Following the visit to the Titan Crane, the Titanic group headed for the Denny Experimental Tank at Dumbarton, part of the Scottish Maritime Museum.
The experimental tank was built by the Denny Brothers, the shipbuilding company famous for the Cutty Sark. The tank allowed the company to test hull designs before building the full size versions, giving them competitive advantage over other businesses. There’s even a direct connection with Titanic as the collapsible lifeboats were designed and tested at Dennys!
Museum staff explained how the tank worked, and demonstrated the towing equipment. The tank itself is 100m long and extremely deep. Emptying the tank took over a week! Pupils tried out the minitank which demonstrates how differently shaped hulls travel at slightly different speeds and are affected differently by waves.
Pupils learned how the paraffin wax hulls were created, before having a go at carving for themselves, although we had a bit of a weird moment when a certain nameless pupil compared the wax shavings to skin! You known who you are.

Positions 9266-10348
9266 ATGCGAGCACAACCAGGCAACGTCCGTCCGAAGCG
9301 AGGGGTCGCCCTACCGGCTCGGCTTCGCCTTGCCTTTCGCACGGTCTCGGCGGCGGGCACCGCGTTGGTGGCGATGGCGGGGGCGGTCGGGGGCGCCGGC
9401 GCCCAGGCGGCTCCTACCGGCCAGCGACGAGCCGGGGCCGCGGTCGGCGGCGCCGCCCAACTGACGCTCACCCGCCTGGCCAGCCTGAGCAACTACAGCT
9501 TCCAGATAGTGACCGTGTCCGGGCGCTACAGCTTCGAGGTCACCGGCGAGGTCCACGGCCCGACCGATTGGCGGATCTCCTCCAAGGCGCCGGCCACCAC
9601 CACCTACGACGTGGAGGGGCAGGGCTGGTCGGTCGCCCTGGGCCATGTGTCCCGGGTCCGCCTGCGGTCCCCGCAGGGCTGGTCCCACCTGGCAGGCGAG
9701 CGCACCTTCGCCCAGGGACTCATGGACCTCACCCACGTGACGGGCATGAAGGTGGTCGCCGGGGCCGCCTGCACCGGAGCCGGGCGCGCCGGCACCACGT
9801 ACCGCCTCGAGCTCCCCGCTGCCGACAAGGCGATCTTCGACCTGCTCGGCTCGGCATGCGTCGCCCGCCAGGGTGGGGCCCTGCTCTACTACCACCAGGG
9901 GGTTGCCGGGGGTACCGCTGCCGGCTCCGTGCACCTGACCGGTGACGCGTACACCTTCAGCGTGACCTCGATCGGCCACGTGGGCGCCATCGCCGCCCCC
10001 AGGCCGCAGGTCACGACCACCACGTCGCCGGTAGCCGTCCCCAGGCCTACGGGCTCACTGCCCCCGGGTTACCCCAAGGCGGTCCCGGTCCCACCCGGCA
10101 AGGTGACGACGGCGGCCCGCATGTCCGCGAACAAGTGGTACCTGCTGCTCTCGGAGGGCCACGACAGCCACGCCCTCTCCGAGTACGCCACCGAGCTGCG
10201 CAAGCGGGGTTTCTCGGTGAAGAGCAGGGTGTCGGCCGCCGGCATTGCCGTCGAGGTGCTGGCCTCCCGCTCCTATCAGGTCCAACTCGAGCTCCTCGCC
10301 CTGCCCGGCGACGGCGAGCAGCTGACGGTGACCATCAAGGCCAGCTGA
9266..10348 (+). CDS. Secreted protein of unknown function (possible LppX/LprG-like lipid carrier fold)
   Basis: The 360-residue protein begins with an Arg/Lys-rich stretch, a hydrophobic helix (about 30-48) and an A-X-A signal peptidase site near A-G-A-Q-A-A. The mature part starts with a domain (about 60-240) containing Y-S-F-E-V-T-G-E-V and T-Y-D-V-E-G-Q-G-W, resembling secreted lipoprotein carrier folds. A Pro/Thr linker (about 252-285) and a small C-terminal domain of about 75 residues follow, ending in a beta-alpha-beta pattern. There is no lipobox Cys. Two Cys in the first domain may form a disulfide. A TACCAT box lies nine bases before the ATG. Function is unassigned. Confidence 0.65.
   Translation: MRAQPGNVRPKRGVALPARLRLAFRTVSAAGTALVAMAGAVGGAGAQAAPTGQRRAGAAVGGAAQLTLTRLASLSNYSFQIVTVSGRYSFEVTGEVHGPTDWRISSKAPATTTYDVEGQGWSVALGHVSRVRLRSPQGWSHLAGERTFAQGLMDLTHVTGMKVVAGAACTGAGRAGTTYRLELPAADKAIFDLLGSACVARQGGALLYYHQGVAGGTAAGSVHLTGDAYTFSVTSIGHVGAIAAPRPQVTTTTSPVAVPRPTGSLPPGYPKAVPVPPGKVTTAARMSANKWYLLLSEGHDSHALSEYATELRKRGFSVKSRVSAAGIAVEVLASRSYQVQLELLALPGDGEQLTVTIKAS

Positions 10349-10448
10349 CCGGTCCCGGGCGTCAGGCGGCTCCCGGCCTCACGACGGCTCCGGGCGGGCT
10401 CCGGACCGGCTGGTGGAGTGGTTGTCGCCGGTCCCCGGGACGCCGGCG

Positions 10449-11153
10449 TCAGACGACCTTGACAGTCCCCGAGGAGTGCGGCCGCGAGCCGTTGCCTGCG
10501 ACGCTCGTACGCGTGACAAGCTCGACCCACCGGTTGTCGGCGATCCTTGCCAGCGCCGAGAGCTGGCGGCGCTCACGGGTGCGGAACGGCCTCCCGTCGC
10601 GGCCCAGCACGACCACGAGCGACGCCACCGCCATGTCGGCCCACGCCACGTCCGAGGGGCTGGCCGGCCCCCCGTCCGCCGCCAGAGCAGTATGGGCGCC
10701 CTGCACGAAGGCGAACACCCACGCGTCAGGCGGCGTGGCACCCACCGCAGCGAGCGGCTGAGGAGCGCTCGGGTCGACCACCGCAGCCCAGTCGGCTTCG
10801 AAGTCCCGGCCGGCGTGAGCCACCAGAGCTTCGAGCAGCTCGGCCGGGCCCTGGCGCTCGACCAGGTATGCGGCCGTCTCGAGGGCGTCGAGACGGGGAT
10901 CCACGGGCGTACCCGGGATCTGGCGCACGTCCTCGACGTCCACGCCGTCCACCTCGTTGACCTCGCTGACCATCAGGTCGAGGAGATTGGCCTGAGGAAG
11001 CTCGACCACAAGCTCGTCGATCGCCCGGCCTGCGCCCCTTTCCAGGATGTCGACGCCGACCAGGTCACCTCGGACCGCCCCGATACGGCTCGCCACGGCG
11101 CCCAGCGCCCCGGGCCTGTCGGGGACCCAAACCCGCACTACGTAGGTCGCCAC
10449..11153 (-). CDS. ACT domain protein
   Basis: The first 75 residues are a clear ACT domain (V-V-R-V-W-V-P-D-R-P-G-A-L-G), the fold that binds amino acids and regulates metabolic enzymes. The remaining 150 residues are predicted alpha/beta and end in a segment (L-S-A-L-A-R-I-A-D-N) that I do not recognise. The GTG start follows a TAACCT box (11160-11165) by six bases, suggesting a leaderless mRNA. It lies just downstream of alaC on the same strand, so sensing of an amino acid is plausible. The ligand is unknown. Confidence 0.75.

Heading upstairs, the group explored the drawing office, a wee treasure trove of tools used by the designers, equipment, including the graph paper making machine, and box after box of records, all beautifully handwritten. The 1887 advert for apprentices was quite someting, requiring applicants to sit exams for Maths, Theoretical Mechanics, Practical Plane and Solid Geometry and Mechanical Drawing.
We also learned some of the social history of the shipbuilders, including the fact that their wages were docked for spending too long in the toilet, or even for having too much tea! They had football teams and company events, and were a major part of life in Dumbarton. Their closure affected the town in the same way as the closure of Ravenscraig affected Motherwell.
Perhaps weirdest of all, we discovered that the company emblem was a blue elephant, which comes from Dumbarton’s coat of arms. Apparently, Dumbarton’s coat of arms features an elephant because Dumbarton Rock looks like an elephant. Apparently.